On the eleventh day of Tishri Moses assembled the people, and informed them that it was God's wish to have a sanctuary among them, and each man was bidden to bring to the sanctuary any offering he pleased. At the same time he impressed upon them that, however pious a deed participation in the construction of the Tabernacle might be, still they might under no circumstances break the Sabbath to hasten to building of the sanctuary. Moses thereupon expounded to them the kind of work that was permissible on the Sabbath, and the king that was prohibited, for there were not less then thirty-nine occupations the pursuit of which on the Sabbath was punishable by death.  Owing to the importance of keeping the Sabbath, Moses imparted the precepts concerning it directly to the great masses of the people that he had gathered together, and not to the elders alone. In this he acted according to God's command, who said to him: "Go, Moses, call together great assemblages and announce the Sabbath laws to them, that the future generations may follow thy example, and on Sabbath days assemble the people in the synagogues and instruct them in the Torah, that they may know what is prohibited and what is permitted, that My name may be glorified among My children." In the spirit of this command did Moses institute that on every holy day there might be preaching in the synagogues, and instruction concerning the significance of the special holy day. He summoned the people to these teachings with the words: "If you will follow my example, God will count it for you as if you had acknowledged God as your king throughout the world." 
The stress laid on the observance of the Sabbath laws was quite necessary, for the people were so eager to deliver up their contributions, that on the Sabbath Moses had to have an announcement proclaimed that they were to take nothing out of their houses, as the carrying of things on the Sabbath is prohibited.  For Israel is a peculiar people, that answered the summons to fetch gold for the Golden Calf, and with no less zeal answered the summons of Moses to give contributions for the Tabernacle. They were not content to bring things out of their houses and treasuries, but forcibly snatched ornaments from their wives, their daughters, and their sons, and brought them to Moses for the construction of the Tabernacle. In this way they thought they could cancel their sin in having fashioned the Golden Calf; then had they used their ornaments in the construction of the idol, and now they employed them for the sanctuary of God.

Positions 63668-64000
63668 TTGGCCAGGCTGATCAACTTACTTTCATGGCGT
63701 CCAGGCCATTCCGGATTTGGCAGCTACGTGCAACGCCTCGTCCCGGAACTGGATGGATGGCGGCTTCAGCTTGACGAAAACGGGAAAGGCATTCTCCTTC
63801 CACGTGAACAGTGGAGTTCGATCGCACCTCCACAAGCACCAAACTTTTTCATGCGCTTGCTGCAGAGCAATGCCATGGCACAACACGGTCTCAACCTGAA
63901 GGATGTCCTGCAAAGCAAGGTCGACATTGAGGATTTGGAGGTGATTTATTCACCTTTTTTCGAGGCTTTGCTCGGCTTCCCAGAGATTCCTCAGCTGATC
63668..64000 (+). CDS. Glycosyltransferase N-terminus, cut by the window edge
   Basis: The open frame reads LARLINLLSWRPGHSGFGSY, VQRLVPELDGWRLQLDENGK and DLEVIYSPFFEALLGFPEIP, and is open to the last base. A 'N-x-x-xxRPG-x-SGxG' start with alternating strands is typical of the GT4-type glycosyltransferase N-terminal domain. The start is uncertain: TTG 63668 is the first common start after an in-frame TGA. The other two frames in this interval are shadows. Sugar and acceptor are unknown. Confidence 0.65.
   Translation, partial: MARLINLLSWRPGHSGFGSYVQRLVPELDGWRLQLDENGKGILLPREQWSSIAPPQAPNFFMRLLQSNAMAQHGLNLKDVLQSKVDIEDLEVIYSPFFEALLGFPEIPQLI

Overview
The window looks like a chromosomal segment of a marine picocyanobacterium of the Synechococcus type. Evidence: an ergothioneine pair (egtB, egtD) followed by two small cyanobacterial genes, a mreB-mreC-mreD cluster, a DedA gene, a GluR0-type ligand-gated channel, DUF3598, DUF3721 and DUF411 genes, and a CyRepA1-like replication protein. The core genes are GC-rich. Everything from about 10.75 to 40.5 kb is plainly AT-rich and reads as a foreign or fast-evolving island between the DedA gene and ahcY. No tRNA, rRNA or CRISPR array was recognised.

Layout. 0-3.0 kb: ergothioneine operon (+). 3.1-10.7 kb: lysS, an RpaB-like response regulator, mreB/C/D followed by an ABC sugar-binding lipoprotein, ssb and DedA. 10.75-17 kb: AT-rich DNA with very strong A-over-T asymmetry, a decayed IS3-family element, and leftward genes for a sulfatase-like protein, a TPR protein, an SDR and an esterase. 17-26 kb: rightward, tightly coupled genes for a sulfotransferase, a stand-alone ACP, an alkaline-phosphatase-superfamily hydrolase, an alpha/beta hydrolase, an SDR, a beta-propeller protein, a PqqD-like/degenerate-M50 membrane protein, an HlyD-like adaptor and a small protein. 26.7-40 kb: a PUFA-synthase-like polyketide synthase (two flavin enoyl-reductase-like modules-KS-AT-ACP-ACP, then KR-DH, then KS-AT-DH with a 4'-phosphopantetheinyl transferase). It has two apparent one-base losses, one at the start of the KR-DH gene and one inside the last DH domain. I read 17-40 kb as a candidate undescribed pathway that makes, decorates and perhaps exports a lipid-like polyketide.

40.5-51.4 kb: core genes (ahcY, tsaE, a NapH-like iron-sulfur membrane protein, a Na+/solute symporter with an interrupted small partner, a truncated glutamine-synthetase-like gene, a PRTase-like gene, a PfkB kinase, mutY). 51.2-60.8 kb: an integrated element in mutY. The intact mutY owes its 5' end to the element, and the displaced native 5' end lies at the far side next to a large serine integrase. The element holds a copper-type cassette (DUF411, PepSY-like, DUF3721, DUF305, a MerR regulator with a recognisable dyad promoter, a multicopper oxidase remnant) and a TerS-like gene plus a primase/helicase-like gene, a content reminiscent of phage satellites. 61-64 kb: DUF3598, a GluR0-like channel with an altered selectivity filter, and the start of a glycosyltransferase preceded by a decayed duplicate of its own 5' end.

The women, however, were no less eager to contribute their mite, and were especially active in producing the woolen hangings. They did this in no miraculous a way, that they spun the wool while it was still upon the goats.  Moses did not at first want to accept contributions from the women, but these brought their cloaks and their mirrors, saying: "Why dost thou reject our gifts? If thou doest so because thou wantest in the sanctuary nothing that women use to enhance their charms, behold, here are our cloaks that we use to conceal ourselves from the eyes of the men. But if thou are afraid to accept from us anything that might be not our property, but our husbands', behold, here are our mirrors that belong to us alone, and not to our husbands." When Moses beheld the mirrors, he waxed very angry, and bade the women to be driven from him, exclaiming: "What right in the sanctuary have these mirrors that exist only to arouse sensual desires?" But God said to Moses: "Truly dearer to Me than all other gifts are these mirrors, for it was these mirrors that yielded Me My hosts. When in Egypt the men were exhausted from their heavy labors, the women were wont to come to them with food and drink, take out their mirrors, and caressingly say to their husbands: 'Look into the mirror, I am much more beautiful than thou,' and in this way passion seized the men so that they forgot their cares and united themselves with their wives, who thereupon brought many children into the world. Take now these mirrors and fashion out of them the laver that contains the water for the sanctifying of the priests." Furthermore out of this laver was fetched the water that a woman suspected of adultery had to drink to prove her innocence. As formerly the mirrors had been used to kindle conjugal affection, so out of them was made the vessel for the water that was to restore broken peace between husband and wife.
When Moses upon God's command made known to the people that whosoever was of a willing heart, man or woman, might bring an offering, the zeal of the women was so great, that they thrust away the men and crowded forward with their gifts,  so that in two days all that was needful for the construction of the Tabernacle was in Moses' hands. The princes of the tribes came almost too late with their contributions, and at the last moment they brought the precious stones for the garments of Aaron, that they might not be entirely unrepresented in the sanctuary. But God took their delay amiss, and for this reason they later sought to be the first to offer up sacrifices in the sanctuary. 
After everything had been provided for the construction of the Tabernacle, Bezalel set to work with the devotion of his whole soul, and as a reward for this, the Holy Scriptures speak of him only as the constructor of the sanctuary, although many others stood by him in this labor. He began his work by fashioning the boards, then attended to the overlaying of them, and when he had completed these things, he set to work to prepare the curtains, then completed the Ark with the penance-cover belonging to it, and finally the table for the shewbread, and the candlestick.